October 2 2014 Latest news:
Tuesday, July 15, 2014
The Home Office has said it is “disappointed” that a convicted drug dealer has won the right to stay in the UK.
American Johnny Callie, who was jailed in 2007 for seven years for conspiracy to supply crack cocaine and heroin, will not be deported because his partner suffers from depression and anxiety.
At a tribunal heard in May this year, Home Secretary Theresa May appealed a previous decision not to send Callie back to his home country.
The 64-year-old had previously won his own appeal fighting deportation, claiming it breached Article 8 of the European Convention for Human Rights, the right to family life.
But Upper Tribunal Judge Bernard Dawson ruled the decision had been correct and Callie could stay in the UK.
Documents on the hearing explained how Callie, a Vietnam War veteran, “did not demonstrate any attitudes that would lead to further offending”.
His physical health was mentioned as well: “The claimant is suffering from diabetes and degenerative changes to his right knee and is also suffering from high blood pressure.”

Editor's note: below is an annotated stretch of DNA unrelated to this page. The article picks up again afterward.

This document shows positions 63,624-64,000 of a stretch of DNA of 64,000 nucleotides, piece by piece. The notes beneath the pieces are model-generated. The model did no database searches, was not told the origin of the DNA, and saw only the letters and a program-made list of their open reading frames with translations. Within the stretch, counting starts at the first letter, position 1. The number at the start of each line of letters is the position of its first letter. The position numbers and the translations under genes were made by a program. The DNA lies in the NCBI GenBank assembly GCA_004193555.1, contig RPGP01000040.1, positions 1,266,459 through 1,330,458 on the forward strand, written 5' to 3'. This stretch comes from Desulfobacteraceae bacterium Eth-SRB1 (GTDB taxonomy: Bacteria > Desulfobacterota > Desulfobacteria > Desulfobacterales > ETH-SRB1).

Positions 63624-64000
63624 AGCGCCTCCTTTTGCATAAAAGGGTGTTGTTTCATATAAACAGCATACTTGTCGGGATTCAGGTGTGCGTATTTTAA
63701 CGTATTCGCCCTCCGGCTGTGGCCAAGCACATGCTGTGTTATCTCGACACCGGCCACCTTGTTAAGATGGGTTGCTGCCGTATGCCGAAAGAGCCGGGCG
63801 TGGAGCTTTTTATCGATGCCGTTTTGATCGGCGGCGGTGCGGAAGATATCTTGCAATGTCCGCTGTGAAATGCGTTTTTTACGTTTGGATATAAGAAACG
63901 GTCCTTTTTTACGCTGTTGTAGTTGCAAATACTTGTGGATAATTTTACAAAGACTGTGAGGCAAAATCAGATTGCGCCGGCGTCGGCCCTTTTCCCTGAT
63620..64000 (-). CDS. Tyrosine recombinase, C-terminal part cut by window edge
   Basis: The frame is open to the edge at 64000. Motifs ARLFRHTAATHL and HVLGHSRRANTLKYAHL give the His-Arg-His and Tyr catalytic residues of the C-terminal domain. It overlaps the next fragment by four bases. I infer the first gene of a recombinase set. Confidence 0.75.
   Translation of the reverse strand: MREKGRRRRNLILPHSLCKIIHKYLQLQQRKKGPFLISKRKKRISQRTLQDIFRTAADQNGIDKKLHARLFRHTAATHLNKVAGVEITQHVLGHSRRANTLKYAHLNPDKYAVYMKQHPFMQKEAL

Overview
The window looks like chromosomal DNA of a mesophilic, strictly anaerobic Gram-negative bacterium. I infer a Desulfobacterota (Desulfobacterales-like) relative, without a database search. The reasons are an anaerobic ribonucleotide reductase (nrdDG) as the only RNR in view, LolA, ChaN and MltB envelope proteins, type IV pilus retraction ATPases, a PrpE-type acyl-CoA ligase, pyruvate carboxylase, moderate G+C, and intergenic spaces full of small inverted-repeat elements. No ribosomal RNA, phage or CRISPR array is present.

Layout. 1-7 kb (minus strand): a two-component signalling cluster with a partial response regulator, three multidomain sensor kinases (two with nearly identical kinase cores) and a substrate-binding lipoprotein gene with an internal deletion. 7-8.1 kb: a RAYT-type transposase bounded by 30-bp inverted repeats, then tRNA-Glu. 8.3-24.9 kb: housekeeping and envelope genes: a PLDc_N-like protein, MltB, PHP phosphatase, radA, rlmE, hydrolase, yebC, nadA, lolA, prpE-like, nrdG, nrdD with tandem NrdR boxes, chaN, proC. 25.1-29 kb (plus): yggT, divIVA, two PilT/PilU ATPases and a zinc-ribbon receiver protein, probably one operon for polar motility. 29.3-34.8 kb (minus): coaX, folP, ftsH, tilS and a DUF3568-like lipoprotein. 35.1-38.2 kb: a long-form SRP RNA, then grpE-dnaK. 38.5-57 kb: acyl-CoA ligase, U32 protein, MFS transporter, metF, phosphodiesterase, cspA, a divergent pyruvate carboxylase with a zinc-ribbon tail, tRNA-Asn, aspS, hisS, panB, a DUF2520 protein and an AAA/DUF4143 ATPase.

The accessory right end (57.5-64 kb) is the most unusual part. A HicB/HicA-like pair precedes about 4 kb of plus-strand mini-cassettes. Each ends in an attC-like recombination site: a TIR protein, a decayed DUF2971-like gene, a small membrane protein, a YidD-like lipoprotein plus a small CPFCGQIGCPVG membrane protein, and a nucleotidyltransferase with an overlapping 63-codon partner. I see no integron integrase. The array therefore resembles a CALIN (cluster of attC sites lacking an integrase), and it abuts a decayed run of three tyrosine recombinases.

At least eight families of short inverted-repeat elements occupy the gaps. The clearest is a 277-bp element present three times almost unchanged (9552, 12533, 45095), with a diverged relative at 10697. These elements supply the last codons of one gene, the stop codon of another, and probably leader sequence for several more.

Also highlighted in the document was the condition of his partner, referred to only as SN, whom Callie has lived with since 1995.
It read: “She is a British citizen who has no contact with other members of her family and has very few friends.
“Due to her depression and anxiety she is unusually dependent upon the claimant and cannot easily leave her home on her own or travel outside Ipswich at all unless he is with her.” It added she has previously attempted suicide.
The tribunal, held in London, heard Callie had been a “major part” of a gang supplying drugs in Ipswich before his arrest in 2005.
After the appeal was dismissed a spokesman for the Home Office said: “We firmly believe foreign nationals who break the law should be deported.
“We are disappointed by the tribunal’s decision in this case and we have appealed against it.
“Through the recently passed Immigration Act, we are making it easier to remove people from the UK and harder for individuals to prolong their stay with spurious appeals, by cutting the number of appeal rights from 17 to four.
“It also ensures judges deal with Article 8 claims in the right way — making clear the right to a family life is not regarded as absolute and unqualified.”